AACSB accreditation, for or against students
AACSB accreditation, for or against students
  • Ko Min-seok
  • 승인 2012.03.16 16:51
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The School of Business was accredited by the Association to Advance Collegiate Schools of Business (AACSB) in August 2010, but students are finding fault in regulations that have resulted from the accreditation.
The AACSB evaluates a business school to determine whether it is providing top-quality education. Receiving high evaluations in all 21 sectors, the School of Business acquired its accreditation.
One of the criteria is to limit the number of students enrolling in each class, and the professor cannot open any extra seats. Students majoring in business are displeased with such regulation.
“Business majors must complete at least 63 credits within the major to graduate. Limiting the number of students enrolling in each class makes it hard for me to take necessary classes,” said a business major student who wished to remain anonymous. “I cannot guarantee I will be able to graduate as I had planned.”
However, not all students are against this constraint.
“I prefer these small classes and stand behind the restriction on the number of students,” Shin Won-jung (Business, 2) said.
The school cannot create a new division of a class as they please for two reasons; a policy regulating classes taught by full-time professors and a limit in classes holding more than 80 students.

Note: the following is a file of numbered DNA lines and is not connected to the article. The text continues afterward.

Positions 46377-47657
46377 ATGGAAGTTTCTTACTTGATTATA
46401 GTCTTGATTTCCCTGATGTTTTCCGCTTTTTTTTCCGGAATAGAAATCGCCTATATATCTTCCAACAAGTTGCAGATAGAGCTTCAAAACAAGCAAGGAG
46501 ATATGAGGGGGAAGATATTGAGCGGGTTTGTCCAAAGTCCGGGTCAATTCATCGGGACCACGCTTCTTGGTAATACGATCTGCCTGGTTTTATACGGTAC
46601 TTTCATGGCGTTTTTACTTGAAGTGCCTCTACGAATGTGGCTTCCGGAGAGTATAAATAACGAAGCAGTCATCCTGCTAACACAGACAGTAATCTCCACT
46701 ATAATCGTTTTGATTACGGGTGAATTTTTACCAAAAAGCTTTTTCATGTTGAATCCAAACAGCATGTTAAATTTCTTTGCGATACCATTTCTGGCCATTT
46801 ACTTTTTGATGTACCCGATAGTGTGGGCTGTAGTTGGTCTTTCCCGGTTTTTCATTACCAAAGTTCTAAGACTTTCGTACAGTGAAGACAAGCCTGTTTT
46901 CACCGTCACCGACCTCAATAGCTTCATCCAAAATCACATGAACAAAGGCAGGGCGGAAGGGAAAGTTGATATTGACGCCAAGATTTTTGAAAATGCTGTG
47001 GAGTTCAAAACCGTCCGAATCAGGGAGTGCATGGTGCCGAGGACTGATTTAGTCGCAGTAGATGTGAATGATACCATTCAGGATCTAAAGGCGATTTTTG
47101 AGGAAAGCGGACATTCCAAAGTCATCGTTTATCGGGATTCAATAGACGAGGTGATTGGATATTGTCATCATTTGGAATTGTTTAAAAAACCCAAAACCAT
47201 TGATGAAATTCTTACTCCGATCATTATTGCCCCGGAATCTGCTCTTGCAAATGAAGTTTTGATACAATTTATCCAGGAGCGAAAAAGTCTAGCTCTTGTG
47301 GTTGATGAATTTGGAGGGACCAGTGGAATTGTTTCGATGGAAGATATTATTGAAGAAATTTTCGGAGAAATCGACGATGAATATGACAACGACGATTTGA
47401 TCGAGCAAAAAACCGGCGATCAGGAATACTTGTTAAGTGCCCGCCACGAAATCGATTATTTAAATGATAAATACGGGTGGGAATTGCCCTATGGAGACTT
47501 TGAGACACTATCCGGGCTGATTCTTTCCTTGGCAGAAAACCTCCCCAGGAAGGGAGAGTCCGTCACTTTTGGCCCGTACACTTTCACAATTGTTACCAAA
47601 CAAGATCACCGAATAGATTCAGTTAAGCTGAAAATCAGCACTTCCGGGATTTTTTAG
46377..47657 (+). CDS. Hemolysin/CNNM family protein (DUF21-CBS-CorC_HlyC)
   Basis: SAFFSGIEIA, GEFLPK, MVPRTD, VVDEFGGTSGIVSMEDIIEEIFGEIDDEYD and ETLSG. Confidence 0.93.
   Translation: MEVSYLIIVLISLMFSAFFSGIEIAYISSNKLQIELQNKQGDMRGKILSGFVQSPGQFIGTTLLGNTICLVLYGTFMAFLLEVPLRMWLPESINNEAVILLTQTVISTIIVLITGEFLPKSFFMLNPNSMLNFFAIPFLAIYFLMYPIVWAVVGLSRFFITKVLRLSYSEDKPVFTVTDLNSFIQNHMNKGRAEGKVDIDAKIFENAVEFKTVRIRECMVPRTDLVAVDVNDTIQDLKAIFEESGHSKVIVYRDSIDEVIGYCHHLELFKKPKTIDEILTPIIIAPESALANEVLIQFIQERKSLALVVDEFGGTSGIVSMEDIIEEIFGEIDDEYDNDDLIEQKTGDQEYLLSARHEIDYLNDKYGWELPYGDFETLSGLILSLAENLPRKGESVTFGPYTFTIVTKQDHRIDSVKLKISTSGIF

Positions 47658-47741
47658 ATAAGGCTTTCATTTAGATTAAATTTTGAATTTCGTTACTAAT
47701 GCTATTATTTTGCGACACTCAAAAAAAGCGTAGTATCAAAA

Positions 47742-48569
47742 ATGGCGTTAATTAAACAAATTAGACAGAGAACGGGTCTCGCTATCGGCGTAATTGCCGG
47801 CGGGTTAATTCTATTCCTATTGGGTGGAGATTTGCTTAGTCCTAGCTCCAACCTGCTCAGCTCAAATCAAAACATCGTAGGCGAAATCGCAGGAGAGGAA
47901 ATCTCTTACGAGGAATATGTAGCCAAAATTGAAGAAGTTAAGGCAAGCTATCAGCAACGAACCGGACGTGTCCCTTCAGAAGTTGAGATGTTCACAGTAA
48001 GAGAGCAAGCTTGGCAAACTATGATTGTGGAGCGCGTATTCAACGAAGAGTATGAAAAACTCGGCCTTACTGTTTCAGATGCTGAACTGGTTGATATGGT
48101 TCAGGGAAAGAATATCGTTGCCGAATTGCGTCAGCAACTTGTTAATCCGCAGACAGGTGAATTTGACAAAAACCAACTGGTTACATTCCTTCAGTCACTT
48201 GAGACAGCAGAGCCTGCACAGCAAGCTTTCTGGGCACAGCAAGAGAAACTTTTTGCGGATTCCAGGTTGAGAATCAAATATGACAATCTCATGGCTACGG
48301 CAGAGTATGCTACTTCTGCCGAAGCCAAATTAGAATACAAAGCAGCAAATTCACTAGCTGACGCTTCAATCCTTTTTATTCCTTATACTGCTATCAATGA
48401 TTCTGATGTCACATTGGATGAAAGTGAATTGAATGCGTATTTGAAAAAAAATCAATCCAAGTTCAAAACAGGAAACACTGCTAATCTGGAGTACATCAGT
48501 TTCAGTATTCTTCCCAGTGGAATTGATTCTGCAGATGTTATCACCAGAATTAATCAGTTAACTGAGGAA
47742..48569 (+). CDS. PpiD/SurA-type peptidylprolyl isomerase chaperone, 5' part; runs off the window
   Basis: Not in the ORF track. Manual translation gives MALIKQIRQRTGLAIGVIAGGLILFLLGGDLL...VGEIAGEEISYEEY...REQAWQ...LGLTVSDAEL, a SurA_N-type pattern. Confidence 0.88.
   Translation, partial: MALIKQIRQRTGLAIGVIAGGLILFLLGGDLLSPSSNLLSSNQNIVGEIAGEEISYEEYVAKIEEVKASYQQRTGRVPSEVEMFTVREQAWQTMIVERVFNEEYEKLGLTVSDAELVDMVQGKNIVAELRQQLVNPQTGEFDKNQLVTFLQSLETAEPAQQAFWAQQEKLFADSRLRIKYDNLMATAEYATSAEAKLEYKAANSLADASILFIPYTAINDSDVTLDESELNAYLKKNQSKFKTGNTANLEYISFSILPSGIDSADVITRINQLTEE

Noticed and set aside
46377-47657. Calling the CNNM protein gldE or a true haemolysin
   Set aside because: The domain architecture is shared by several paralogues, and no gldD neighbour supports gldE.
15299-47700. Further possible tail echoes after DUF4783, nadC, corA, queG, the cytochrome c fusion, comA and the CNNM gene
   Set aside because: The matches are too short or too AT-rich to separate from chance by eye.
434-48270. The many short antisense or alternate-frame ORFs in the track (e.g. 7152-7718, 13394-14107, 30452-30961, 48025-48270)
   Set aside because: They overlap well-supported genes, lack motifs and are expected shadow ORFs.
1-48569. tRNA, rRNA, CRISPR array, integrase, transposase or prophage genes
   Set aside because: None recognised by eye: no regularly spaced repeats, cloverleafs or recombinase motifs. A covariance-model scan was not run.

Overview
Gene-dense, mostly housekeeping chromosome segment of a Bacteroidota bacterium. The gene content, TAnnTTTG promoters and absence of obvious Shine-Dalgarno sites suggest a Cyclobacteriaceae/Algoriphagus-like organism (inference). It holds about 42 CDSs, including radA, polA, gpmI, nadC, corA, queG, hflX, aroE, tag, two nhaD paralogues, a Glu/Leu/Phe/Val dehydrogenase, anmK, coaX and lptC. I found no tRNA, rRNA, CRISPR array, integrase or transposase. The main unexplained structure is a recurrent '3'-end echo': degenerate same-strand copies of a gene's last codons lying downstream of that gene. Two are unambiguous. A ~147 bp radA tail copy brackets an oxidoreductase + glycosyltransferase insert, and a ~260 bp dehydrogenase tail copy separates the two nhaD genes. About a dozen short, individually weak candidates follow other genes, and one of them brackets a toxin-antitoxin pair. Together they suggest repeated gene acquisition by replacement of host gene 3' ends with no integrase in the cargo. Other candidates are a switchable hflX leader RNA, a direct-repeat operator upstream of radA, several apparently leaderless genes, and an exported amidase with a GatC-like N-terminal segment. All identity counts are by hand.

“Dividing a class is not  impossible, but there are regulations. First of all, a certain percentage of courses offered must be taught by full-time professors and there are not enough professors to teach more courses. Second, there is a limit on the number of classes that can hold more than 80 students for class quality reasons,” said Kim Eun-gab (Business), the dean of the School of Business.
What makes problems worse is the high number of double-major and minor students in the department. Statistics show a total of 878 business majors, 883 students double-majoring, and 358 business minors.
“I don’t mind people double-majoring or minoring in business. Yet, if business majors are not prioritized, it would be frustrating,” one anonymous student said.
As rules cannot be changed, the department is searching for an alternative that would ease the discomfort of students.
“We are working to introduce a system that prioritizes course registration for business students. Business majors will be given priority to register for required business courses a day before the official course enrollment,” Kim said. “The current ‘business major class system’ will be abolished. We anticipate to enforce this system from fall semester of 2012.”

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